It would seem logical that washing your hands with antibacterial—germ-killing—soap would do a better job. It turns out that this is not only false, but those antibacterial soaps (and hand sanitizers, sponges and other antibacterial products) could be downright dangerous.
1. Antibacterial Soap Contributes to the Rise of Antibiotic-Resistant Bacteria
As epidemiologist Allison Aiello explains to Scientific American, most antibacterial soaps contain the ingredient triclosan. When the bacteria are exposed to triclosan, they can undergo genetic mutations. These same mutations not only protect them from triclosan (or whatever other antibacterial product you are using), but can make them more difficult to kill with antibiotics.
2. Antibacterial Soap May Disrupt Hormones
In animal studies like this one at the Journal of Toxicological Sciences it was found that triclosan altered the hormones in rats, causing an estrogenic effect. The Food and Drug Administration says that animal studies aren't always indicative of what will happen to humans, but even they recommend reviewing the risks further and say that concerned consumers should use regular soap instead.
3. Antibacterial Soap May Impair Muscle Function
The list of risks associated with triclosan go on! A study, reported in Smithsonian Magazine, found that triclosan "hinders human muscle contractions at the cellular level and inhibits normal muscle functioning in both fish and mice." The researchers weren't even exposing cells to super-high dosages during the study. They used levels of triclosan similar to what we experience every day.
4. Antibacterial Soap Increases Risk of Allergies
There are a lot of theories about why allergies are on the rise and one is that the overly-sanitized environment that we live in is harming the development of our immune system. A study published in the Journal of Allergy and Clinical Immunology furthers this theory. It found that the triclosan commonly found in antibacterial products causes mutations, which may lead to food allergies.
5. Antibacterial Soap is Bad for the Environment
When you rinse your hands of antibacterial soap, it doesn't just disappear down the drain. It gets into our environment and could have disastrous consequences. As Eco Watch reported, the antibacterial chemicals in soap aren't completely removed by wastewater treatment facilities. The chemicals get transferred into sludge, which is then put on agricultural land and could contaminate surface water.
Why is this so worrisome? Because both triclosan and triclocarban (another common ingredient in antibacterial products) degrade into carcinogens! If these get into the food and water systems, then we could have a massive health problem on our hands. And it seems like they already have gotten into our systems since studies found traces of triclosan in breast milk and also the urine of 75 percent of Americans over the age of five!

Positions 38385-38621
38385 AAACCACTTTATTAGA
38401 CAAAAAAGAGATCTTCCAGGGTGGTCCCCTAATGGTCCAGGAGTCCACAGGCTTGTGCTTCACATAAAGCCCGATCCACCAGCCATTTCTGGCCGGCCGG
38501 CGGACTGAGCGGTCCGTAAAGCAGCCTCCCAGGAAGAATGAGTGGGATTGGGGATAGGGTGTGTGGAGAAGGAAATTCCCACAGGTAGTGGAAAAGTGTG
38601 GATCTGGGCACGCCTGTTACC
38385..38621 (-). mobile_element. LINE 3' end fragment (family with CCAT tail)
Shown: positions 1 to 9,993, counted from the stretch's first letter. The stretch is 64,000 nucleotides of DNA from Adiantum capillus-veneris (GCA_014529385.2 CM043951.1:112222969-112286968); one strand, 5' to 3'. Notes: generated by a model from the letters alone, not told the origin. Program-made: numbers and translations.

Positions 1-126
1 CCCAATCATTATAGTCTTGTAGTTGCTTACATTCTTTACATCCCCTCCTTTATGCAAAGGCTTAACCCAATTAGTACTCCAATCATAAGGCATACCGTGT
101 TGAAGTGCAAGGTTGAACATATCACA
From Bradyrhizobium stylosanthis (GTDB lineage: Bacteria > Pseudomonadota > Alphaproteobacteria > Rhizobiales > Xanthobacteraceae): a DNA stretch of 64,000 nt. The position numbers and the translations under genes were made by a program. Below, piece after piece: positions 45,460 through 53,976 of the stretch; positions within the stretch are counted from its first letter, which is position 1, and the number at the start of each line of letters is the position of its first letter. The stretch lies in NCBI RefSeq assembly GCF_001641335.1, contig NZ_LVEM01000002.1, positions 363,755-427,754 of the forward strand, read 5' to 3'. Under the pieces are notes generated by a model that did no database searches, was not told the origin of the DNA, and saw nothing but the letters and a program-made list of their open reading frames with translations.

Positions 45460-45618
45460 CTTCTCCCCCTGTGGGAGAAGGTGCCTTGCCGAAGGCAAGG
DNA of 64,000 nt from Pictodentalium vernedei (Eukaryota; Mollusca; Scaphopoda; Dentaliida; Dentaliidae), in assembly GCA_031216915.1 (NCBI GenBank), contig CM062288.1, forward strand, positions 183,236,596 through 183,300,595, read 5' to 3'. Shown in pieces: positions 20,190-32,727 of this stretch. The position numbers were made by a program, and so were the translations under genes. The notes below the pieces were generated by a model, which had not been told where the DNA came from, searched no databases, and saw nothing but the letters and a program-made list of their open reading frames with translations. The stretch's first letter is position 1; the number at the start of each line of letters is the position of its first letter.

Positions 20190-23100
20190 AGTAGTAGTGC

6. Antibacterial Soap Isn't Any More Effective Than Regular Soap
The icing on the cake is that antibacterial soap doesn't do any better of a job at preventing disease than regular soap.
Several studies, like this one at the Journal of Antimicrobial Chemotherapy and this one at the Oxford Journal of Infectious Disease, have looked into the effectiveness of antibacterial soaps. They've found that there was "no significant difference" and antimicrobial soap was "no more effective than plain soap" at preventing infectious illness. This shouldn't be too surprising considering that most diseases are caused by viruses and not bacteria, so antibacterial soap isn't effective!
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Half of newborns in a Brooklyn-based study were exposed in the womb to triclosan, a germ-killing chemical widely used in consumer products, researchers reported Sunday at an annual meeting of chemists.
“Our study suggests that expectant mothers may be highly exposed to these compounds, which have endocrine-disrupting capabilities,” said study coauthor Laura Geer, an environmental health scientist at SUNY-Downstate Medical Center in New York.
Triclocarban is found in some bar soaps. Photo courtesy of Shutterstock
In addition to triclosan, about one-quarter of the newborns were exposed to traces of triclocarban, another germ-killing chemical in some bar soaps.
The researchers also reported that pregnant women with higher levels of butylparaben, a cosmetics germ-killing preservative, gave birth to shorter babies than women with lower levels. It’s not clear what health effects, if any, the shorter lengths would have on a child, Geer said. Those findings are preliminary and have not yet been published, so Geer declined to reveal details on the length differences.
“Shifts in birth size may be an indication of endocrine disruption,” she said. “We hope to address the question of adverse health outcomes associated with these chemicals in future research.”
The findings are being presented at the American Chemical Society’s annual meeting in San Francisco. They add to growing debate about the safety of antimicrobial chemicals in consumer products. Triclosan and triclocarban are used in more than 2,000 items, including some toothpastes, liquid soaps, detergents, clothing and toys.